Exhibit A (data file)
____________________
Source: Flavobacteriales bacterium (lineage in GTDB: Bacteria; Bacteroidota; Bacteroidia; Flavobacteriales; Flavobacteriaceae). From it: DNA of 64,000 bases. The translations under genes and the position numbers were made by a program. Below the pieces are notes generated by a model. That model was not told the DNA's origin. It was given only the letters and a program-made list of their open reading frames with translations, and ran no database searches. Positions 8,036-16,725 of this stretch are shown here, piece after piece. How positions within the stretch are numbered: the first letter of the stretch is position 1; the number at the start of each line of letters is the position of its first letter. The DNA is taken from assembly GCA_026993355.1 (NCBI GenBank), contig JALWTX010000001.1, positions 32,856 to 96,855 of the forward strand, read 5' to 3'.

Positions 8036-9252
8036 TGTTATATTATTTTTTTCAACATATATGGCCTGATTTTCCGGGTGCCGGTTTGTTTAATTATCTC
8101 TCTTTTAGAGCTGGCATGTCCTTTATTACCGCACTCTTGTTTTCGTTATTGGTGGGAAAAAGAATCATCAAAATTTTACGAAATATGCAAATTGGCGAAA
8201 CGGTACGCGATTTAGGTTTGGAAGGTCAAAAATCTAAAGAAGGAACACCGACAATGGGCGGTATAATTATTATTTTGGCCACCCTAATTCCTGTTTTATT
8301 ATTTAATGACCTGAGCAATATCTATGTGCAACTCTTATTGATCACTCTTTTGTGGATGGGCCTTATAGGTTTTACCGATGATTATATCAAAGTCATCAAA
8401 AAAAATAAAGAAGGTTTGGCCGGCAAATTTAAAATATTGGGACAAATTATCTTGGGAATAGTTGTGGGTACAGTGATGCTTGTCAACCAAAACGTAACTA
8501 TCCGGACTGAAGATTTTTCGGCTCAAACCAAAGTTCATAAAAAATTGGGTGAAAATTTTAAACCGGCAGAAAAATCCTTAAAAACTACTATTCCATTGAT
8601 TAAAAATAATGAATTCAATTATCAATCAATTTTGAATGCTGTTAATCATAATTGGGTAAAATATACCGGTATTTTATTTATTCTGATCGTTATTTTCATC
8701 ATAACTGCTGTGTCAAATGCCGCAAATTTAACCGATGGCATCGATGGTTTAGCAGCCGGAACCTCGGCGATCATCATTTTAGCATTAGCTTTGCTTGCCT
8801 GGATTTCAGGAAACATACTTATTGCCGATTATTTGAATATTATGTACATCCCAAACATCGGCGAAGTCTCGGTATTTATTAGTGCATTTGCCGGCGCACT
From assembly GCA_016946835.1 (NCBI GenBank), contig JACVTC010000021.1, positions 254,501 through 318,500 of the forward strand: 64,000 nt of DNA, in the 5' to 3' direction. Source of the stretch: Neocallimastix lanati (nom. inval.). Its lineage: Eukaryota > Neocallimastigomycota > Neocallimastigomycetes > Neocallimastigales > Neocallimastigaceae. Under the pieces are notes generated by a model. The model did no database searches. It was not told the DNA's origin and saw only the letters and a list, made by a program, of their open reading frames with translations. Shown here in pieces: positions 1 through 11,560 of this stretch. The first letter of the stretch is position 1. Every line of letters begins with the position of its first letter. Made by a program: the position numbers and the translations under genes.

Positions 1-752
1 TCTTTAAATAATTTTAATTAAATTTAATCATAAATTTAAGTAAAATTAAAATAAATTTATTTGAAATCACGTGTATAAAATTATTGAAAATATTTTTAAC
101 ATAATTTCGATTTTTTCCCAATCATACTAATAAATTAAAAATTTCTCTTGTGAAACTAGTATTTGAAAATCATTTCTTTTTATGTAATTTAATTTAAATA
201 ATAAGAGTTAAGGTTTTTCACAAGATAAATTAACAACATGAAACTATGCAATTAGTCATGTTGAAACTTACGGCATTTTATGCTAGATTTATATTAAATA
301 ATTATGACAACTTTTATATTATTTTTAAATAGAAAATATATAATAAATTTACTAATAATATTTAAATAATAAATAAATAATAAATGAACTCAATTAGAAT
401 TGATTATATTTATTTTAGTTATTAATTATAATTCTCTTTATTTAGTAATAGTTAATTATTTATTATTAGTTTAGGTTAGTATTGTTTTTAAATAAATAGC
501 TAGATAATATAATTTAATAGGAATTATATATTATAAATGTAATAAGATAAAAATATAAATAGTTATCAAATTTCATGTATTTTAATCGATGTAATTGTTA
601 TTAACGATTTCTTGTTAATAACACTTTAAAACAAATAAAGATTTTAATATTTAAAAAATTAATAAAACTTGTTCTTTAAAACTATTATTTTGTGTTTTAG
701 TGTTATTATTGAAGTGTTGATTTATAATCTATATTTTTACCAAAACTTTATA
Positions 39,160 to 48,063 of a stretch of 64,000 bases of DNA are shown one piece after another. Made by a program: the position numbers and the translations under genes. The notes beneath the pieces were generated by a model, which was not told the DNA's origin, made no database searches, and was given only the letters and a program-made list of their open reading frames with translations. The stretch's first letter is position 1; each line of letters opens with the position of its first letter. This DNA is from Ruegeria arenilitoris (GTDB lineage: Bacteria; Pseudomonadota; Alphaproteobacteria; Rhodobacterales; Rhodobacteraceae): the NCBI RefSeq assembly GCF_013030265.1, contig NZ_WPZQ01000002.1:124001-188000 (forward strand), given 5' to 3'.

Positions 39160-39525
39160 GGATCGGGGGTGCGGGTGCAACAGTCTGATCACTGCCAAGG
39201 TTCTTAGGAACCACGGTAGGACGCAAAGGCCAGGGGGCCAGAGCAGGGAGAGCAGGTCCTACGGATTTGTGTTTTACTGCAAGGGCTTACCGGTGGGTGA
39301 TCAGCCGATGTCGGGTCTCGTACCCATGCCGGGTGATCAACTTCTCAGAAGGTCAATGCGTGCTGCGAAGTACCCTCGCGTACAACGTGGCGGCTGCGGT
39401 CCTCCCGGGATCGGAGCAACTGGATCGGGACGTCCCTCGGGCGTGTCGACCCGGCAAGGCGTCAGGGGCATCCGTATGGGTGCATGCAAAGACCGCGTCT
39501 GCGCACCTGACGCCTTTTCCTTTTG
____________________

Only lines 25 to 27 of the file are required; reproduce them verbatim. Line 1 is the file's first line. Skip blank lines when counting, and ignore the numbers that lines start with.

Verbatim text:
39201 TTCTTAGGAACCACGGTAGGACGCAAAGGCCAGGGGGCCAGAGCAGGGAGAGCAGGTCCTACGGATTTGTGTTTTACTGCAAGGGCTTACCGGTGGGTGA
39301 TCAGCCGATGTCGGGTCTCGTACCCATGCCGGGTGATCAACTTCTCAGAAGGTCAATGCGTGCTGCGAAGTACCCTCGCGTACAACGTGGCGGCTGCGGT
39401 CCTCCCGGGATCGGAGCAACTGGATCGGGACGTCCCTCGGGCGTGTCGACCCGGCAAGGCGTCAGGGGCATCCGTATGGGTGCATGCAAAGACCGCGTCT